FactChecking Debate No. 3
October 16, 2008
Sorting out fact and fiction in the presidential candidates' final debate.
Spin and hype were apparent, once again, at the third and final debate between McCain and Obama:
- McCain claimed the liberal group ACORN “is now on the verge of maybe perpetrating one of the greatest frauds in voter history ... maybe destroying the fabric of democracy.” In fact, a Republican prosecutor said of the first and biggest ACORN fraud case: “[T]his scheme was not intended to permit illegal voting.” He said $8-an-hour workers turned in made-up voter registration forms rather than doing what ACORN paid them to do.
- McCain said “Joe the plumber” faced “much higher taxes” under Obama’s tax plan and would pay a fine under Obama’s health care plan if he failed to provide coverage for his workers. But Ohio plumber Joe Wurzelbacher would pay higher taxes only if the business he says he wants to buy puts his income over $200,000 a year, and his small business would be exempt from Obama’s requirement to provide coverage for workers.
- Obama repeated a dubious claim that his health care plan will cut the average family’s premiums by $2,500 a year. Experts have found that figure to be overly optimistic.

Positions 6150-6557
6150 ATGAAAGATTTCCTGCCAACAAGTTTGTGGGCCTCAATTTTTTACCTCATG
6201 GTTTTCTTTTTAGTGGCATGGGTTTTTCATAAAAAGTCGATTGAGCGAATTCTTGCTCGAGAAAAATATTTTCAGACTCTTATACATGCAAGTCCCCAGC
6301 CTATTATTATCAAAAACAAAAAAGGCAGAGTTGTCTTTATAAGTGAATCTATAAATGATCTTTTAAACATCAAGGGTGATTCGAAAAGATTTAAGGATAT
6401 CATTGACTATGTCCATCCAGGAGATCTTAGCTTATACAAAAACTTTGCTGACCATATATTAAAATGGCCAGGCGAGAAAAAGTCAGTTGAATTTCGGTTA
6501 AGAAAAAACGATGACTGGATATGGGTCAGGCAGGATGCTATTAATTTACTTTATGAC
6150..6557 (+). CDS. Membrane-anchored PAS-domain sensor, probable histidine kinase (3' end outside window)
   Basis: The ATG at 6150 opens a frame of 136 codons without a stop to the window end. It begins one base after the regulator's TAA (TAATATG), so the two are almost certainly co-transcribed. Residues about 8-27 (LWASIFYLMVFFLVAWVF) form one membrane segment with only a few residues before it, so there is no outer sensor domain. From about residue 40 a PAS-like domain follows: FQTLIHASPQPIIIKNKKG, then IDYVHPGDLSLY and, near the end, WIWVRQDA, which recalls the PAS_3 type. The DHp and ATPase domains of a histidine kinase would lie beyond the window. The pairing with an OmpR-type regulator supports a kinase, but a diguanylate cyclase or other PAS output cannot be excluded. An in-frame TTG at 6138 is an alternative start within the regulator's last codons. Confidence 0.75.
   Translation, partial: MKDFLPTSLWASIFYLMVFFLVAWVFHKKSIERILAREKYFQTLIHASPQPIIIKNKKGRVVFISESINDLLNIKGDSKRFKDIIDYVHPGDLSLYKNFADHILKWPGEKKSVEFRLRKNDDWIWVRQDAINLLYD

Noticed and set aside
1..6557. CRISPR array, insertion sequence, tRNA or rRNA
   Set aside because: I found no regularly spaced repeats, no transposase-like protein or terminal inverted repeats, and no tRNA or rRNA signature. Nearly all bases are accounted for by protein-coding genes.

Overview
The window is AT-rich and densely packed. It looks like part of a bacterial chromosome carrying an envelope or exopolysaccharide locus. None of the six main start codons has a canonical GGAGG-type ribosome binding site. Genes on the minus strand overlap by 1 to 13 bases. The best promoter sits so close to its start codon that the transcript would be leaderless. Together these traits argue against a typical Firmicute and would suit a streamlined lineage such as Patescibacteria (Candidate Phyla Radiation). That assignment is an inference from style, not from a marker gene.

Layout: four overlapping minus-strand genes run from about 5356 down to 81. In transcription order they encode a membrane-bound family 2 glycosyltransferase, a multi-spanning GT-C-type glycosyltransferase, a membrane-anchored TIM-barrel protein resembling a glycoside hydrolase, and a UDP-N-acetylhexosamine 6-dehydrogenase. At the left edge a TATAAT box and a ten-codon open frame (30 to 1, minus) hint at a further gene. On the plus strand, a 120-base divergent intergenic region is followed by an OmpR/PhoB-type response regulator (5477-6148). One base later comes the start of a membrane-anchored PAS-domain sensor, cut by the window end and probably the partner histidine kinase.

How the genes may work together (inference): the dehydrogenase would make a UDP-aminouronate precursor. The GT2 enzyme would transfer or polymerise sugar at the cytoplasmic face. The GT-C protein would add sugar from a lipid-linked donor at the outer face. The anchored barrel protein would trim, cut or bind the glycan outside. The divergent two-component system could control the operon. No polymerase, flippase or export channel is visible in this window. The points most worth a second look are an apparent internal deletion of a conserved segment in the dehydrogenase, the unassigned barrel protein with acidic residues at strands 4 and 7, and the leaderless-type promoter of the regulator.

- McCain claimed that Obama’s real “object” is a government-run, single-payer health insurance system like those in Canada or England. The McCain campaign points to a quote from five years ago, when Obama told a labor gathering that he was “a proponent of a single-payer health care program.” But Obama has since qualified his enthusiasm for Canadian-style health care, and his current proposal is nothing like that.
- Obama incorrectly claimed all of McCain’s ads had been “negative.” That was true for one recent week, but not over the entire campaign. And at times Obama has run a higher percentage of attack ads than McCain.
- McCain described Colombia as the "largest agricultural importer of our products." Actually, Canada imports the most U.S. farm products, and Colombia is far down the list.
- Obama strained to portray himself as willing to break ranks with fellow Democrats. His prime example was his vote for a bill that was supported by 18 Democrats and opposed by 26. Congressional Quarterly rates him as voting with his party 97 percent of the time since becoming a U.S. senator.